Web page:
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they could but deliver their own souls, and that in a temporal sense, but thou, O blessed Saviour, wast called Jesus from thy birth, because thou camest to save thy people from their sins! But it would be erring in principle, if we thought of working out our own salvation by personal efforts were no part of a Christian's duty, because we are justified freely by Christ, that is, freely by his undeserved favour, freely, in procuring a ransom and redemption for us. As the Creator of the universe saw every thing that he had made, and, behold! it was very good, although natural perversions, the storms and tempests of the human breast, wrested aside the great blessings he had designed for man: so the Author and Finisher of our faith arranged every link of the chain in the order of his salvation, in such a manner, that wilfully to destroy any, the smallest particle, in spiritual connection, endangers the plan of salvation, and deprives the unhappy offender of all the benefit of the Saviour's love.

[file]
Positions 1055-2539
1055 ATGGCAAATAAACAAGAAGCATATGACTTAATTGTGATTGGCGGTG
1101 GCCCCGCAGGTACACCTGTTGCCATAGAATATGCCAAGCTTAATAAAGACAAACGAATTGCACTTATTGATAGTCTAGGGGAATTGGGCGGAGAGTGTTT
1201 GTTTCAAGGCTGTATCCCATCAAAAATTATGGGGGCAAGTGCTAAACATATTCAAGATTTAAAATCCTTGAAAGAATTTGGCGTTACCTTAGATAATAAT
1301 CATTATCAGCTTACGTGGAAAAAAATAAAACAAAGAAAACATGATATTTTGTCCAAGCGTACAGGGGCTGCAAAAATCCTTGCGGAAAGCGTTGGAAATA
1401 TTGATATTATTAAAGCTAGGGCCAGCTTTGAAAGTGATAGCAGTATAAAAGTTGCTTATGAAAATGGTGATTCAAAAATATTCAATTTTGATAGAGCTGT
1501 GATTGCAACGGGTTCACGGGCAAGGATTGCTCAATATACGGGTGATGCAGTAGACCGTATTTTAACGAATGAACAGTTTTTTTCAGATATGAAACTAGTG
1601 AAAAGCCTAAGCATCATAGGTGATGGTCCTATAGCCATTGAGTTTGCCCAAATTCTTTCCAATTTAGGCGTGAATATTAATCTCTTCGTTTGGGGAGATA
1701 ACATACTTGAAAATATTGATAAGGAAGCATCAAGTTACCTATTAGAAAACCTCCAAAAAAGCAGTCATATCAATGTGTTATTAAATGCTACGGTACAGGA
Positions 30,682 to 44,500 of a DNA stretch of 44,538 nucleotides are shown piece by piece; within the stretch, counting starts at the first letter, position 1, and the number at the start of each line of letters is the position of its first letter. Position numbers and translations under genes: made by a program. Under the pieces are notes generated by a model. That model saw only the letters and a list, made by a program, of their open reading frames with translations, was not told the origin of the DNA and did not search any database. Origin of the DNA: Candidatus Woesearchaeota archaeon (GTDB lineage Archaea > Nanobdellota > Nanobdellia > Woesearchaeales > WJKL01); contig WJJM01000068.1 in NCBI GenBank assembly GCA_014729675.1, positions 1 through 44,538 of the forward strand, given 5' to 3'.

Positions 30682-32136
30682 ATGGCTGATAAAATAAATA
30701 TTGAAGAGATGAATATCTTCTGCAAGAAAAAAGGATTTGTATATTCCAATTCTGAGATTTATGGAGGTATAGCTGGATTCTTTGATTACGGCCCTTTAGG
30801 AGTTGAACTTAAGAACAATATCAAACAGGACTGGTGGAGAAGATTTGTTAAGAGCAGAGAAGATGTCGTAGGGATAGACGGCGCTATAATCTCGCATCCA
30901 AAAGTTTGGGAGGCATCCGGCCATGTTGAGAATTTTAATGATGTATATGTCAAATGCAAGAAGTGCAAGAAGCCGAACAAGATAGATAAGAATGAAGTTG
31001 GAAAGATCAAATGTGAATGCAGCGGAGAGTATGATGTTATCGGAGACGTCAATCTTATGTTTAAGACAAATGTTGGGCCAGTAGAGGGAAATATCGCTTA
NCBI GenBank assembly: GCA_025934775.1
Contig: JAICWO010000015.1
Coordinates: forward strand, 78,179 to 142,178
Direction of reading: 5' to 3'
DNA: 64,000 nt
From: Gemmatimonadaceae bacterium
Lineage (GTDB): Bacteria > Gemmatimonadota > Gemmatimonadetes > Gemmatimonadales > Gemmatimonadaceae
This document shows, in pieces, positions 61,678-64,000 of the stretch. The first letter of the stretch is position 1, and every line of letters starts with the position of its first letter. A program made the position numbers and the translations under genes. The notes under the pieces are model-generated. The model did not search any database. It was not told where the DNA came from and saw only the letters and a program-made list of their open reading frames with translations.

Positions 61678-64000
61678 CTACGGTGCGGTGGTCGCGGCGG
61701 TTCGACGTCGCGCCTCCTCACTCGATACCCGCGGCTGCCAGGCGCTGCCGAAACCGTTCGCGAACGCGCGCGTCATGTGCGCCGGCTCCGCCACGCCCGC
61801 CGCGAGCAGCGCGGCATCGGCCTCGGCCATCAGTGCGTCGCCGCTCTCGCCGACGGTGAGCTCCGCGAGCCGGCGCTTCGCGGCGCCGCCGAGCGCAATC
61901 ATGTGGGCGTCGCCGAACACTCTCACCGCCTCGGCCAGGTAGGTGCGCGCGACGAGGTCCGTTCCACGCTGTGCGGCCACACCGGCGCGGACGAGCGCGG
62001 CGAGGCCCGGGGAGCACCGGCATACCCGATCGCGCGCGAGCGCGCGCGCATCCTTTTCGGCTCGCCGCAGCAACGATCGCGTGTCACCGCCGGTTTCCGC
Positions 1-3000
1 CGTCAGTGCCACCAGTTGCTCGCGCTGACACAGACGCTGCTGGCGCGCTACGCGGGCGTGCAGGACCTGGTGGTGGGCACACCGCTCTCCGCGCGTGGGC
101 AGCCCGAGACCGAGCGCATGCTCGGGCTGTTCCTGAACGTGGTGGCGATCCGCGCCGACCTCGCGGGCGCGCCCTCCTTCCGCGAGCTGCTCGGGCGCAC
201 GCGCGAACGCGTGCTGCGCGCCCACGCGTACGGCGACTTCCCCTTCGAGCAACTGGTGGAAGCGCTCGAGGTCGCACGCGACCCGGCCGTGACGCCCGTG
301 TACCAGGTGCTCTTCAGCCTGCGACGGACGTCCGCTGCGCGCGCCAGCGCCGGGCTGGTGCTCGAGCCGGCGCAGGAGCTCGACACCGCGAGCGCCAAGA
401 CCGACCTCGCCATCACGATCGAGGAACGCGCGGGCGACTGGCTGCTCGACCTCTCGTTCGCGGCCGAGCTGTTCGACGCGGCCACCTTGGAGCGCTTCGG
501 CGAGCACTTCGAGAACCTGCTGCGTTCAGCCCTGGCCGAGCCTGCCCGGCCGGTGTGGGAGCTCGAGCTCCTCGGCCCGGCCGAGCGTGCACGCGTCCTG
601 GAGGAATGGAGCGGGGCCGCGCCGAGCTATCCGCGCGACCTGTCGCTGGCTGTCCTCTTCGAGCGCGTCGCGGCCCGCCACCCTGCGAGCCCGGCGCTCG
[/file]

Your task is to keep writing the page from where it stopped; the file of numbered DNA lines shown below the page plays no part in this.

Descend deep into thy breast, Christian! and search diligently the inmost recesses of thy heart. If selfscrutiny has done its perfect work; if hidden deceit and secret sin are eradicated from their native soil; if the impure spirit is cast out, the child of God, and member of Christ, will show himself in the delightful colours of a renovated body, and an holy life—your light will shine forth in double brightness; it will reflect backward on yourself, and so shine before men, that they

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will see your good words, and glorify your Father who is in heaven 1.”

XIV.-Sins of the Understanding.

"He is little acquainted with the subject of THE UNDERSTANDING who does not know, that as it is the most elevated of the soul, so it is employed with a greater and more constant delight, than any of the other. Its searches are after truth, wherein the very pursuit makes a great part of the pleasure. Every step the mind takes in its progress towards knowledge makes some discovery which is not only new, but (generally) the best2" I have selected this passage from a celebrated philosopher, not so much for the illustration of a truth well known, and well appreciated, as for the converse of the observation: namely, that if the understanding of man be thus valuable and thus delightful, who will not know, (to repeat Locke's inquiry) that offences against the understanding, are sins of a very aggravated nature; and so far from being productive either of profit, or delight, in the pursuit, are the parents of misery and ruin.